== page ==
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Marvin Wang, MD, co-director of Newborn Nurseries at MassGeneral Hospital for Children answers questions about the newly updated American Academy of Pediatrics policy, which states the health benefits outweigh the risks of circumcision.

AAP revises circumcision policy, says benefits outweigh risks

07/Sep/2012

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How is the American Academy of Pediatrics (AAP) revised policy on circumcision different from its previous stance?

In 1999, the AAP neither recommended nor discouraged circumcisions based on health reasons. The new 2012 AAP statement is more of an “encouragement” for newborn boys in the United States to get circumcised.

Why has the AAP revised its circumcision policy?

Back in 1999, the AAP found that there was not enough of a health benefit to perform routine neonatal circumcision. Now, in 2012, they have found enough evidence to say there is some benefit. Also, in 1999, the AAP put the bulk of decision making in the hands of the parents. They were asked to put aside beliefs of health benefit, and to weigh their decision based more on religion, culture, social or family reasons. The new policy statement still puts the decision making in the parents’ hands, but the policy now says there is some medical benefit that parents should consider.

Have recent studies shown advantages or disadvantages for circumcision?

Marvin Wang, MD

The updates in medical literature on circumcisions and later problems in life haven’t changed too much since 1999, with perhaps the major exception of HIV research. We have found that being circumcised is associated with a 50 percent decreased risk of acquiring the virus. This has been known in Africa for several years now (where the studies were done). Since then, there is now anecdotal evidence implying that the HIV rate among circumcised men is going up. The implication is that circumcised men somehow have a false sense of security, believing that the circumcised state will shield them from HIV, and thus, are less inclined to practice safe sex.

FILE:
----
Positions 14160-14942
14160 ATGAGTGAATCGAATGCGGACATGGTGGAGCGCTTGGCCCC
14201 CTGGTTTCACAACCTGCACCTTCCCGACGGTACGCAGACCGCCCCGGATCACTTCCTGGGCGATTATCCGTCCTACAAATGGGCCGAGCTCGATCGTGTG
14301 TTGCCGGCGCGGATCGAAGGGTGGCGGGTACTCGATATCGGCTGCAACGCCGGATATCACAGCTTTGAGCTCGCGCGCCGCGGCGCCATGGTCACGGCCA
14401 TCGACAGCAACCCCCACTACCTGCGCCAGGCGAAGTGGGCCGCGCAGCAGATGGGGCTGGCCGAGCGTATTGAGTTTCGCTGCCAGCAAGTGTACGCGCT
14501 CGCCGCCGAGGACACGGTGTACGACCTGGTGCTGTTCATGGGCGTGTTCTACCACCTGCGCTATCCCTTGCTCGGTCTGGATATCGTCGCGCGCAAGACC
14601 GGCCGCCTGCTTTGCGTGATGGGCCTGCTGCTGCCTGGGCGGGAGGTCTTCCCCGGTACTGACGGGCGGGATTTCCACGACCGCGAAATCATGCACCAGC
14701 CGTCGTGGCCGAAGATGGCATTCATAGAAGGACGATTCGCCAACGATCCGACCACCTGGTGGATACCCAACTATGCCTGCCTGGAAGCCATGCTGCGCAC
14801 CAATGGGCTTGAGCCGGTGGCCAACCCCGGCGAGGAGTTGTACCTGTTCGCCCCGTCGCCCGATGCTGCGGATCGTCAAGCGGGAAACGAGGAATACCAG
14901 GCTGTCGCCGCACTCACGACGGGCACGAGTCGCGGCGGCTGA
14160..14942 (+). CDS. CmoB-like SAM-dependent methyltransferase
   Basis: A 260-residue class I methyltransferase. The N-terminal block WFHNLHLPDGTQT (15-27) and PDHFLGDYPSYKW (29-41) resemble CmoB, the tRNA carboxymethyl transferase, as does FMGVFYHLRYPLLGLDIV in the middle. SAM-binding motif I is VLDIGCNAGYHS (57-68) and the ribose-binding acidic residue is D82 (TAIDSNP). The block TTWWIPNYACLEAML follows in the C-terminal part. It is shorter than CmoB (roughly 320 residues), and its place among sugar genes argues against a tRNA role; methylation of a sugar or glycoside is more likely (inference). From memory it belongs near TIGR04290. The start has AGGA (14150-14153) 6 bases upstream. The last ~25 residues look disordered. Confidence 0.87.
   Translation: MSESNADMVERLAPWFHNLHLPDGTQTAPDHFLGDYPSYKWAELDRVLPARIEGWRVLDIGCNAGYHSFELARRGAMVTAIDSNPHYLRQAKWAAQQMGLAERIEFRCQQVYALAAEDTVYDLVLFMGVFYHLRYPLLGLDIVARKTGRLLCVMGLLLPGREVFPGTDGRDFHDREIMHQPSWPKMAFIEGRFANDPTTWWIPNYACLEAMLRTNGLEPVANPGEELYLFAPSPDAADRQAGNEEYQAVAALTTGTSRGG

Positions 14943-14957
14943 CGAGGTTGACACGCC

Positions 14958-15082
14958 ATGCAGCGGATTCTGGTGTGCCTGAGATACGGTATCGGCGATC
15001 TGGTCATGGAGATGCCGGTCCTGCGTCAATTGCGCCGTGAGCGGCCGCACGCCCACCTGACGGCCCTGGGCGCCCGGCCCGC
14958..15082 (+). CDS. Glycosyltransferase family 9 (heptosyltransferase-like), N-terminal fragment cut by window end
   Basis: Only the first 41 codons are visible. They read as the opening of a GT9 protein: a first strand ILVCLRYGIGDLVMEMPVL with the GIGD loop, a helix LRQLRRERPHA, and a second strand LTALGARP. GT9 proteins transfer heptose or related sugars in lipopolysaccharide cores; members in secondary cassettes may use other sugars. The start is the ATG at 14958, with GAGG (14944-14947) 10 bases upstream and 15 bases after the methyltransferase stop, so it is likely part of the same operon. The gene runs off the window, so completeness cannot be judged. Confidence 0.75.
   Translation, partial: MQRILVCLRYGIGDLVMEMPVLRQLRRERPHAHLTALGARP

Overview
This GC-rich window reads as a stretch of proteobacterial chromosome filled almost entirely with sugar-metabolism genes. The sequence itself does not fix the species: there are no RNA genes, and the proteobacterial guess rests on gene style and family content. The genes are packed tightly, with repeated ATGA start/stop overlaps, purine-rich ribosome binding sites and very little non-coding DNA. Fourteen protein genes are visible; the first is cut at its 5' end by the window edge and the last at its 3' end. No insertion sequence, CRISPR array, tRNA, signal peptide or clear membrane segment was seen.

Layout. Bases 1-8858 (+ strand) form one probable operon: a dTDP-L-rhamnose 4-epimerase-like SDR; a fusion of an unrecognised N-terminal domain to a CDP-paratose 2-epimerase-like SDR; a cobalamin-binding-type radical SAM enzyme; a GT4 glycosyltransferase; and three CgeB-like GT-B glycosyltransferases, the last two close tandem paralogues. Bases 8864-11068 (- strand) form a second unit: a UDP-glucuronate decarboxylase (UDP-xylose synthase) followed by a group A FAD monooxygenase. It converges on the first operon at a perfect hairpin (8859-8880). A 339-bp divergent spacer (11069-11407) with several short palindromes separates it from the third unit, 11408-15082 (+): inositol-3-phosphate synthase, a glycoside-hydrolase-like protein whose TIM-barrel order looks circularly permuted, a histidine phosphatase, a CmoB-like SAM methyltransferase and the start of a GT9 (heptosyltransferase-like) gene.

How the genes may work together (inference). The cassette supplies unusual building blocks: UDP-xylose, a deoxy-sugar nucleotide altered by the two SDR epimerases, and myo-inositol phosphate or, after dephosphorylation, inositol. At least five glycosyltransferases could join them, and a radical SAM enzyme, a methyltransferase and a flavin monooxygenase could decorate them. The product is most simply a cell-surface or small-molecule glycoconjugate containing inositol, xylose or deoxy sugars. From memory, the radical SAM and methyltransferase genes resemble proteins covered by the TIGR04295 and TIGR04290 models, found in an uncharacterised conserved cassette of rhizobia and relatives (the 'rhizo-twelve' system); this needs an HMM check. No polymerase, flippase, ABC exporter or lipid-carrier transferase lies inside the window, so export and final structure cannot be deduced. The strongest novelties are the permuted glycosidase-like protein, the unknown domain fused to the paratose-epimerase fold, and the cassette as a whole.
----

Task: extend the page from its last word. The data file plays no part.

How will the AAP’s revised policy affect parents and medical professionals?

A large part of this statement advocates for access to unbiased parental education, in the early part of pregnancy, to give parents plenty of time to consider their options. As well, because of the potential medical benefits, financial barriers should be removed that might prevent parents from getting a child circumcised. This mostly refers to the 15 states whose state Medicaid programs have stopped paying for circumcisions. The rest of the technical statement gives similar recommendations to its previous incarnation, which advocates for trained people to perform it, and that it be done with proper anesthesia.

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